One of the architects of the inaugural Rugby World Cup, Wallabies great Sir Nicholas Shehadie, has died in Sydney aged 91.
Sir Nicholas was the husband of former NSW governor Dame Marie Bashir, who held the position between 2001 and 2004.
He represented Australia 114 times before moving into the administration of the game.
Sir Nicholas retired from the board of the Australian Rugby Union after the 1987 World Cup, and was made a life member.
He was inducted into the Rugby Union Hall of Fame and the IRB Hall of Fame.
He also served as Lord Mayor of Sydney from 1973 to 1975.
In 2015, Sir Nicholas spoke of the opportunities that rugby gave him as a boy growing up in Redfern.
"I've been lucky, coming from a family in the days of the depression when things were tough," he said.
"I've got to say that rugby opened many doors for me."
A number of prominent figures including Tony Abbott, and Sydney radio host and former rugby union coach Alan Jones, paid tribute to Sir Nicholas on social media.
Mr Abbott tweeted: "Sir Nicholas Shehadie improved everything he was involved with. He improved rugby as Wallaby captain, improved our city as lord mayor and even managed to improve SBS as its chairman.
"He radiated warmth and was perfectly at home in a boardroom or a bar."
State funeral offered
In a statement, NSW Premier Gladys Berejiklian offered her heartfelt condolences to the family of Sir Nicholas.
"On behalf of the people of NSW, I extend my deepest sympathies to Sir Nicholas's wife Dame Marie Bashir and his entire family," the Premier said.
"Sir Nicholas contributed so much to NSW across public life, sport, media and the community and will be deeply missed."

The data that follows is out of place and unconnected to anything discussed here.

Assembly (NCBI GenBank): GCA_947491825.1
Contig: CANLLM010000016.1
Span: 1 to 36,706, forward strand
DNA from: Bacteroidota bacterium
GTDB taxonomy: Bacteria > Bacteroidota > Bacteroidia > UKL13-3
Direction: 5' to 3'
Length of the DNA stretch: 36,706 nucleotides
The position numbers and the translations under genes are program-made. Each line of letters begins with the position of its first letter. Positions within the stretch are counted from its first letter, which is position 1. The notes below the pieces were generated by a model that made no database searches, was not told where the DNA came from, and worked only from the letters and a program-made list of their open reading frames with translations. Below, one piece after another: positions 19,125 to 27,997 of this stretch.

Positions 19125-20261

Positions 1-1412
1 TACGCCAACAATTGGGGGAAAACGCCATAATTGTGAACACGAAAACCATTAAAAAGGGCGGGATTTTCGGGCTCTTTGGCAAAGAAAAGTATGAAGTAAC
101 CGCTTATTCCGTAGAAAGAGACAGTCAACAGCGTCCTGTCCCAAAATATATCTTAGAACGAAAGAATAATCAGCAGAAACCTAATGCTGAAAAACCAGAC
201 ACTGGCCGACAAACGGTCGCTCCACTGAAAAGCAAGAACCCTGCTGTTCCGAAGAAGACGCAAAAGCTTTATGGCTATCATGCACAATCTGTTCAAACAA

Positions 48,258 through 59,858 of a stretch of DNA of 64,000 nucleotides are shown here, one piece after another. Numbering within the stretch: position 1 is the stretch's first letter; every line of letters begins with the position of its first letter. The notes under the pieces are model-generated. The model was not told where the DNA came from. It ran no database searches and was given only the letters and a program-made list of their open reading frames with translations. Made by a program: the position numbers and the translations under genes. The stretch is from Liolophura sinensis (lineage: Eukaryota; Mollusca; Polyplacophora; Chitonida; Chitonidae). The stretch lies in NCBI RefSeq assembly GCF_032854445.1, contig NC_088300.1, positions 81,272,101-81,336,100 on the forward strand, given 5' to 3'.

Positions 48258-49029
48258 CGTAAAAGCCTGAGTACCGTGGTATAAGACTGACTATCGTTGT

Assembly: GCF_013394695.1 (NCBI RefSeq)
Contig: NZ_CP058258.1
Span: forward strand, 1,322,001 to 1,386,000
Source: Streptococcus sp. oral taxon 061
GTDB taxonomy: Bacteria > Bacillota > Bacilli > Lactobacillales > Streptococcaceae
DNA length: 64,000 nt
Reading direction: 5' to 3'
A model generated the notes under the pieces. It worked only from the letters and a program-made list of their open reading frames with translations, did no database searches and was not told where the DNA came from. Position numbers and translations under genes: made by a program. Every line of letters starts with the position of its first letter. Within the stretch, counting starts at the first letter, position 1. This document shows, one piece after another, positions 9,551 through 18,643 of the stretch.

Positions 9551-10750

The statement said he was awarded the Order of the British Empire in 1971, served as lord mayor of Sydney, and was appointed a Knight Bachelor in 1976.
In 1990, he was made a Companion of the Order of Australia for his service to sport, media and to the community.
Sir Nicholas was the chairman of SBS from 1981 to 1999, as well as chairman of TAFE and the Migrant Employment and Qualification Board.
He was chairman of the Sydney Cricket Ground Trust from 1990 to 2001.
"Above all else Sir Nicholas was an inspiring, caring and compassionate person and was held in such high affection by so many across the State and nation, including myself," Ms Berejiklian said.
The NSW Government is offering his family a state funeral.
Sport Australia Hall of Fame chairman John Bertrand said Sir Nicholas was a great Australian on many levels.
"An inspiration to Rugby Union and the broader sport community. He will be dearly missed and our thoughts are with the Shehadie family," he said in a statement.
The Australian Olympic Committee (AOC) said Sir Nicholas left a great legacy to Australian sport.
AOC president John Coates said it was a sad day for rugby union, sport and many institutions beyond.
"Nick was a giant in every sense whose rugged demeanour on the field was matched by his gentlemanly bearing off it," he said.
"He was also a visionary whose long association with the Olympic movement dated back to his time as Sydney Lord Mayor when he proposed a bid for Sydney to host the Olympic Games of 1988."